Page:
In this blog I would like to address my experiences regarding including user research in the SAP Electronic Medical Record (EMR) project. It was very interesting for me, because of two reasons:
for once it was the first project I supported end-to-end – from the phase where the idea was born, to the development phase and the phase where I could actually see the app working in real life for a customer
second it is a mobile project and research for mobile products is still in its infancy, so I was excited about the challenges.
What is SAP Electronic Medical Record?
Using SAP EMR, physicians can view relevant patient information on their iPad at the point of care, e.g. a patient’s bed during a ward round. Physicians can get an instant clinical overview as well as browse detailed findings, charts, images, progress notes, cumulative lab results, coded diagnoses, and procedure information. SAP Electronic Medical Record currently supports iPad and backend integration to Siemens i.s.h.med and includes interfaces to other backends such as PACS (Picture Archiving and Communication System). Support for other tablet PCs is planned.
How did SAP Electronic Medical Record become what it is right now?
Start of the project was April 1, 2011.
In May 2011 we (development, industry solution management, product owner, consulting and user researcher) visited the first end-users to validate our existing accumulated knowledge and take the end user input as the guiding source of information. We all visited hospitals to talk to physicians and observe them on their daily ward rounds, to capture the work context, tasks, needs, and pain points of the physicians.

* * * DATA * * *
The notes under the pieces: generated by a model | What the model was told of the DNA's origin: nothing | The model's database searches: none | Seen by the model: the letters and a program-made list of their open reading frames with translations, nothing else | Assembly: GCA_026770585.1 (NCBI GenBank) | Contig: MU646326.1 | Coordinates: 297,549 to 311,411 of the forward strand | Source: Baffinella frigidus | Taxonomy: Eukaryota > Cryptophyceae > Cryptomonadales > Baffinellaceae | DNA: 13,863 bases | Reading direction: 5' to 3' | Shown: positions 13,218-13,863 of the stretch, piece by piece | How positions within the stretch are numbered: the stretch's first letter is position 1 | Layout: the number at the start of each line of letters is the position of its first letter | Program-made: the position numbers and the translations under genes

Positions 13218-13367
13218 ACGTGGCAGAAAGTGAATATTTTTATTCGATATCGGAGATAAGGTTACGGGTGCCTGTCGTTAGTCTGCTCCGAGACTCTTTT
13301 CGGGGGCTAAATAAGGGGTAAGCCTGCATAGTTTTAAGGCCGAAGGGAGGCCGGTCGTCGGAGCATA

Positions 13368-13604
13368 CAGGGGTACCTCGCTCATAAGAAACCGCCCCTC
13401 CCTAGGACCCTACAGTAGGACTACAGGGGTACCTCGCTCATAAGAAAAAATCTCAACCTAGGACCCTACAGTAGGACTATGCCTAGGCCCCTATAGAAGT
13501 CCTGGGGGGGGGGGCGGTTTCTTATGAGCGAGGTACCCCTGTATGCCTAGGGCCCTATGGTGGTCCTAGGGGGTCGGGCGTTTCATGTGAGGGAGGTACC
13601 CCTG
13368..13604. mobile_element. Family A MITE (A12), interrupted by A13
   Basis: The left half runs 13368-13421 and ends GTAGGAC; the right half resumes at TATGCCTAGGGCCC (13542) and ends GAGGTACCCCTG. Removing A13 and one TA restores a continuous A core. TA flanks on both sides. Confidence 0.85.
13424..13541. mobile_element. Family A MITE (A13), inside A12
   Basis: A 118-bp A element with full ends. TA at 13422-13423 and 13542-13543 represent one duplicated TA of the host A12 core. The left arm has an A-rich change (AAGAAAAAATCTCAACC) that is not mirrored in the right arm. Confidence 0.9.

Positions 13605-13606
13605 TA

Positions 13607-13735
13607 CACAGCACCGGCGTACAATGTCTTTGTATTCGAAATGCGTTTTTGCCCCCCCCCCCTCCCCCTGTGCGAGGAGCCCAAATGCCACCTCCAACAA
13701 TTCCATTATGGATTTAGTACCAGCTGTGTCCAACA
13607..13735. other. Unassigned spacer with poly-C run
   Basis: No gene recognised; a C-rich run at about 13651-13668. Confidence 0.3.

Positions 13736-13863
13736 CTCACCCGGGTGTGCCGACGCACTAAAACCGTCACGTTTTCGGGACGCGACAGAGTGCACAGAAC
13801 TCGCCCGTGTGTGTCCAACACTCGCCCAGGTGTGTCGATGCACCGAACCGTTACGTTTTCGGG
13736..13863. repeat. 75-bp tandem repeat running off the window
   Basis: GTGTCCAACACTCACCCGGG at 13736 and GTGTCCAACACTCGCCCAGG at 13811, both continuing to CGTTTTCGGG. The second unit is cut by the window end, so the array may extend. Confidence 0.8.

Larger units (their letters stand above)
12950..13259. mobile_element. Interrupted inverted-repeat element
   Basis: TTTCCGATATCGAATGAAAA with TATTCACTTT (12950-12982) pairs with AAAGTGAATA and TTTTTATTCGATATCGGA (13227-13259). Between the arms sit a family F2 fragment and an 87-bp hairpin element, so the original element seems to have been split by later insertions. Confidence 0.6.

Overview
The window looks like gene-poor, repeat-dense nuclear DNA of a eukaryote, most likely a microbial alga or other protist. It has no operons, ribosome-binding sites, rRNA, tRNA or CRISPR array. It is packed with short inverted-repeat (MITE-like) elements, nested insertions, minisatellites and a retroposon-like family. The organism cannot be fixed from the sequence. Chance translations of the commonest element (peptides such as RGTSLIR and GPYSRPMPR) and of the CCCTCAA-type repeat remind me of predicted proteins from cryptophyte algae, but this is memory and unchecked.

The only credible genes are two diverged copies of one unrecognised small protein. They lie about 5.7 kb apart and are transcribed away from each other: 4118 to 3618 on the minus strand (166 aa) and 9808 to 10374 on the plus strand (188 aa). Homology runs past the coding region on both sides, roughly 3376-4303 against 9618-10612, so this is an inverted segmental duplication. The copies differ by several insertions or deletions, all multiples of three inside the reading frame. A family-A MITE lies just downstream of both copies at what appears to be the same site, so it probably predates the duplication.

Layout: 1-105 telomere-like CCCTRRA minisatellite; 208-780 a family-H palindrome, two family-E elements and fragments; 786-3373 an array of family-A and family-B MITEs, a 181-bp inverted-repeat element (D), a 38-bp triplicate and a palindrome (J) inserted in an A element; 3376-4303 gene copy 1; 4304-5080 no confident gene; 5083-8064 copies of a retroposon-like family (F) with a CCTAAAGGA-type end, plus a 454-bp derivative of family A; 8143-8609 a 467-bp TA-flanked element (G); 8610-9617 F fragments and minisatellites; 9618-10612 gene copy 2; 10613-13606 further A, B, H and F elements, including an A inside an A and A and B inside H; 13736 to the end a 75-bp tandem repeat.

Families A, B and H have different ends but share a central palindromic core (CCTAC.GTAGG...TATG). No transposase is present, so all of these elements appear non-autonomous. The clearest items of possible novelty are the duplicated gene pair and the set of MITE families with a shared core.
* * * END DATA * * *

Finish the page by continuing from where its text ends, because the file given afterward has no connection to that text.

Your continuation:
The challenge we faced was methodological: In a usual research setting, I guide the end user through a more or less structured conversation at the user’s place of work, while the other research participants observe and take notes. In this case, however, we were not allowed to speak or ask questions while on the ward round. All questions had to be noted down and asked later during additional face-to-face interviews with the physicians.
Back at SAP we analyzed, investigated, and consolidated the data we gathered. The results were fed into the user story map, task flows, and design mockups, enabling the whole team to continually increase our domain knowledge and understanding of the end user.
Once we all were confident we could design and develop a product that would meet the users’ needs, the scope was defined and we froze the user story map for SAP Electronic Medical Record version 1. Other findings are awaiting the development start in February 2012, as part of the version 2 initial backlog.
Based on this knowledge the UI Designer created an easy-to-use, intuitive UI that provides physicians with relevant, up-to-date patient information to make their work easier and enhance physician-patient interaction while ensuring confidentiality of the patient data.
After the development did a great job in implementing all the findings and UI Designs we again visited out end users. This time we brought a first version of the SAP Electronic Medical Record with us and conducted formative usability tests. We observed physicians using the App and collected their feedback. To ensure objective feedback, this research was conducted at different hospitals.
In an additional research step in October, we conducted observations and diary studies at one hospital where the first version of SAP Electronic Medical Record was implemented and tested in a live environment.
The challenge to design a highly usable SAP Electronic Medical Record app in such a short time frame could only be met by a dedicated and multidisciplinary team, where everybody was invited to bring in their expert knowledge:
- User researchers to generate end user data
- Solution managers to provide industry insights
- A product owner together with visual and interaction designers to convert the findings into development proposals and UI designs
- Developers experienced in SAP and Apple/mobile applications to built the solution
- Consultants to help the pilot customer to implement it
The success of the project is captured in the final verdict of one of the physicians we followed on the ward round:
“Back in May, I wondered how you could possibly implement this unsystematic information appropriately and systematically. I am pleased and utterly amazed how well you managed to translate our input into such an excellent and usable product.”